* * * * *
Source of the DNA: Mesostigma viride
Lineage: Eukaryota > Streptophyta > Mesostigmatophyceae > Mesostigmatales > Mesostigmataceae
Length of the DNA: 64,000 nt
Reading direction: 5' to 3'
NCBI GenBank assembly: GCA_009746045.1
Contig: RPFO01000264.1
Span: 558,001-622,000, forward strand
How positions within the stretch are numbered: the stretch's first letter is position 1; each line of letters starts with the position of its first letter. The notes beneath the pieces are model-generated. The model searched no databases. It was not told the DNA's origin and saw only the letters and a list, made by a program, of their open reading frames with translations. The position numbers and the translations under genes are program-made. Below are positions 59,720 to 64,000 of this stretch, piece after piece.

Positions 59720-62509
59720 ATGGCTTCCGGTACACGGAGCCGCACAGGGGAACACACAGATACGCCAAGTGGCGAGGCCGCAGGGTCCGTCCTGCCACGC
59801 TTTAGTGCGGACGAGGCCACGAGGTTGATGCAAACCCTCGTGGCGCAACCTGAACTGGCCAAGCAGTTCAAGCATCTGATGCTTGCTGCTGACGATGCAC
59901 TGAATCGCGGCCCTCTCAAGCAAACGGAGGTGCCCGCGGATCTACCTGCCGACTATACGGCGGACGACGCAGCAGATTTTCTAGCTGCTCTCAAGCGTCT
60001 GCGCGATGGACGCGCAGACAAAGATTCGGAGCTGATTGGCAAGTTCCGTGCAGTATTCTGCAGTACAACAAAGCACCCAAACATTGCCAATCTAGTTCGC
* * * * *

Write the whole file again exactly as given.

Source of the DNA: Mesostigma viride
Lineage: Eukaryota > Streptophyta > Mesostigmatophyceae > Mesostigmatales > Mesostigmataceae
Length of the DNA: 64,000 nt
Reading direction: 5' to 3'
NCBI GenBank assembly: GCA_009746045.1
Contig: RPFO01000264.1
Span: 558,001-622,000, forward strand
How positions within the stretch are numbered: the stretch's first letter is position 1; each line of letters starts with the position of its first letter. The notes beneath the pieces are model-generated. The model searched no databases. It was not told the DNA's origin and saw only the letters and a list, made by a program, of their open reading frames with translations. The position numbers and the translations under genes are program-made. Below are positions 59,720 to 64,000 of this stretch, piece after piece.

Positions 59720-62509
59720 ATGGCTTCCGGTACACGGAGCCGCACAGGGGAACACACAGATACGCCAAGTGGCGAGGCCGCAGGGTCCGTCCTGCCACGC
59801 TTTAGTGCGGACGAGGCCACGAGGTTGATGCAAACCCTCGTGGCGCAACCTGAACTGGCCAAGCAGTTCAAGCATCTGATGCTTGCTGCTGACGATGCAC
59901 TGAATCGCGGCCCTCTCAAGCAAACGGAGGTGCCCGCGGATCTACCTGCCGACTATACGGCGGACGACGCAGCAGATTTTCTAGCTGCTCTCAAGCGTCT
60001 GCGCGATGGACGCGCAGACAAAGATTCGGAGCTGATTGGCAAGTTCCGTGCAGTATTCTGCAGTACAACAAAGCACCCAAACATTGCCAATCTAGTTCGC